Girl killed, then mum loses job

DAN OAKES
Last updated 08:39 28/05/2013
Jenny Doyle

JOBLESS: Jenny Doyle with photos of her murdered daughter Kara.

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Australian Jenny Doyle's daughter was shot and killed last month.

After sitting by her daughter's bedside for five days while she died from her wounds, Doyle took time off from her job - which she lost, a fact she found out when she rang the welfare agency Centrelink with an inquiry.

She was working as a manager for Australian Commercial Catering at the Thales ammunition factory in the New South Wales town of Mulwala, when her daughter, Kara, was shot on April 17.

Kara's then boyfriend, Mehmet Torun, has been charged with murdering her with a sawn-off shotgun after the pair argued at Torun's Avondale Heights home. He allegedly shot her in the stomach, then dumped her at a nearby service station.

After Kara's death, Doyle's GP provided her with a certificate saying she was suffering from ''major depression'' and would not be able to return to work until the end of July.

Doyle said the only communication she received from the company before this was a text from her area manager asking whether she had done the banking, and where the canteen keys were.

''I was in the intensive care unit with Kara, and I was really upset because it wasn't a 'how are you, how's everything going','' she said. ''It was literally that: have you done the banking and where are the keys.''

Australian Commercial Catering then sent her a letter less than three weeks after the shooting saying it was ''unable to keep the position open until 29/07/2013 due to the position type and location of site'' and that she would receive entitlements within two weeks.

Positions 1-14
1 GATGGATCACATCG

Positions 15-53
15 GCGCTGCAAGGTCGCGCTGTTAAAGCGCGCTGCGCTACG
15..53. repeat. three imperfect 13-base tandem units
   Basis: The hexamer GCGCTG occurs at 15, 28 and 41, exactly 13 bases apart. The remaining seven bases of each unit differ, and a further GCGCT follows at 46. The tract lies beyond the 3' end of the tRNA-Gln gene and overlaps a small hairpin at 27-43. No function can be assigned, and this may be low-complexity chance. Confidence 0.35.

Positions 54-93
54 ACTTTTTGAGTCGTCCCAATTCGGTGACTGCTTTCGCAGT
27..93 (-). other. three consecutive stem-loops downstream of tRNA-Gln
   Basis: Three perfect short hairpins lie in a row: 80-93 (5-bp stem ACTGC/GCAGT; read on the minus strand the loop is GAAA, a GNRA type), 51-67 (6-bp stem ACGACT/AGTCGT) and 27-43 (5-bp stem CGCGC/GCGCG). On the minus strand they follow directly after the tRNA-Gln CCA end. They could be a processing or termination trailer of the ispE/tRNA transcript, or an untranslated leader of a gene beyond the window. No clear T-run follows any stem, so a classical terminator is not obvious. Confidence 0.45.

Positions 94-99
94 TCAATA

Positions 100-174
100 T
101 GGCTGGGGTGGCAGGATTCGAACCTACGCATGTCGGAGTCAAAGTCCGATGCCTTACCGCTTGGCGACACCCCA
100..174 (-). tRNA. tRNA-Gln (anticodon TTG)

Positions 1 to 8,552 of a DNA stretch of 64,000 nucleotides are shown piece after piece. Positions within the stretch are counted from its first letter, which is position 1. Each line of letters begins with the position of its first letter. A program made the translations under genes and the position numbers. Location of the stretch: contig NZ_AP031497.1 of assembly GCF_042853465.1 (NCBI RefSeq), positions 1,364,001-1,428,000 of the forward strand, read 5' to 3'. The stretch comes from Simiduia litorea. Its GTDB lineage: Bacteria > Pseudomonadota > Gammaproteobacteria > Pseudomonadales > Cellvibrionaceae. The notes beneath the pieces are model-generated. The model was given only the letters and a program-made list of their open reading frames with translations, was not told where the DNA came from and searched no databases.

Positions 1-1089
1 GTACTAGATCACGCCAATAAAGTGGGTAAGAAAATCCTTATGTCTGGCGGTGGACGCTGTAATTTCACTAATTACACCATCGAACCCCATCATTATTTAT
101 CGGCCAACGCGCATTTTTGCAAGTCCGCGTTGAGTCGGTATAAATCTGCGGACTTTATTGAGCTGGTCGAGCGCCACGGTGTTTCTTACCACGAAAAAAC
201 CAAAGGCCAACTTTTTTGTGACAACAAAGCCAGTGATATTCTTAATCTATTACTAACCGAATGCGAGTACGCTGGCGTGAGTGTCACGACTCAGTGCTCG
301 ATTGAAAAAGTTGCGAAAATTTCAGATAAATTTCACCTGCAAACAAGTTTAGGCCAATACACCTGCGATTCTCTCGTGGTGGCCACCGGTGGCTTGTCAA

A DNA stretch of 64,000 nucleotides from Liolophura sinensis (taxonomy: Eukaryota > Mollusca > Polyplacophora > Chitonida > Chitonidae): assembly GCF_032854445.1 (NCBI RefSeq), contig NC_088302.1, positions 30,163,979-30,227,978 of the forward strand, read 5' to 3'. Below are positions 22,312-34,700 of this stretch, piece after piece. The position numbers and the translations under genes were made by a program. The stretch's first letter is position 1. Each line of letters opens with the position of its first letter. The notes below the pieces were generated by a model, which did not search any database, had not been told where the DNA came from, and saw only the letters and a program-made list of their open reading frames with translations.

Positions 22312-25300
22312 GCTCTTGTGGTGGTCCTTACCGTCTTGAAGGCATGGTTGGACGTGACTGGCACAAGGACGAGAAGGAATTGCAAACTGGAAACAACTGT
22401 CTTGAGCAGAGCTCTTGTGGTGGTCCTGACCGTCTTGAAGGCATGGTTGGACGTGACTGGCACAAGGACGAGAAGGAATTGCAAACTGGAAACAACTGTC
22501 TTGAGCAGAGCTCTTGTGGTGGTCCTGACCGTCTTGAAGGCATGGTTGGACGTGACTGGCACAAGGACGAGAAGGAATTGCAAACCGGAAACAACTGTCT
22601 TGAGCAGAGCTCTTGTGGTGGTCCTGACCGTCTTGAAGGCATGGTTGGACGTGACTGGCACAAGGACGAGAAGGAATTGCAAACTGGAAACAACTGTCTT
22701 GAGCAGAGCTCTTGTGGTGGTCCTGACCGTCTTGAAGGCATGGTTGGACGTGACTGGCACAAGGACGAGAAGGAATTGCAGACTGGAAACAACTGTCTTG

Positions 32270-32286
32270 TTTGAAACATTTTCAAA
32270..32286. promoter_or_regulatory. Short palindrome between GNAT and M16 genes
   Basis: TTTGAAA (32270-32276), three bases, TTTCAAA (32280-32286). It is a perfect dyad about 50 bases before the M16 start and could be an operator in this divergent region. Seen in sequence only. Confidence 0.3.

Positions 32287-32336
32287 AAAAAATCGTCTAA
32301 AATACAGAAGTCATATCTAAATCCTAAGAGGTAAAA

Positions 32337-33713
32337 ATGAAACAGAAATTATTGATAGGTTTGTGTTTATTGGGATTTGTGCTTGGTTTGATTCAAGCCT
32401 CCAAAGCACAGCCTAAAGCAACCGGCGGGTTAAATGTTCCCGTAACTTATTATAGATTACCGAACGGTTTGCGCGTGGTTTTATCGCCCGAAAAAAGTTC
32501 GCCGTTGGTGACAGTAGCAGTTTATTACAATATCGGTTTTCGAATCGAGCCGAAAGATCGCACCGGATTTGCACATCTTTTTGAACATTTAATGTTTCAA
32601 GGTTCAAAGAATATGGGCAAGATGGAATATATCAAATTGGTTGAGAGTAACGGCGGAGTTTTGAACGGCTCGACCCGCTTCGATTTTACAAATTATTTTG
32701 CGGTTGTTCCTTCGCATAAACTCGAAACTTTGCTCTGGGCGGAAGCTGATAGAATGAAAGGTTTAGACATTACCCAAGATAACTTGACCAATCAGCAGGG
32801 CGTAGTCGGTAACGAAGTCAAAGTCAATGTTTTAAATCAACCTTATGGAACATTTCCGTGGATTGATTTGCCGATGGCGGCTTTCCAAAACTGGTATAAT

However, in another letter sent on the same day, the company claimed money totalling A$1150 had been missing from the Thales canteen since the day Kara was shot, and demanded an explanation.

Doyle told Fairfax Media she did take a A$300 float home with her when she hurried from Mulwala to be with her daughter, and has subsequently returned it.

She said she had had no contact with the police, and the rest of the money had been left in an office at work. ''I would never have gone this far except for the fact I never even got a phone call from them, saying 'we're sorry for your loss'.''

The managing director of Australian Commercial Catering, Peter Darmos, denied Doyle's position had been terminated, saying that if the money was returned, she could have her job back.

''She's not terminated, she has never been terminated. Pending the proper investigation, she's free to return to work if she's done nothing wrong. You want to make mileage out of this, go right ahead,'' he said.

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- The Age

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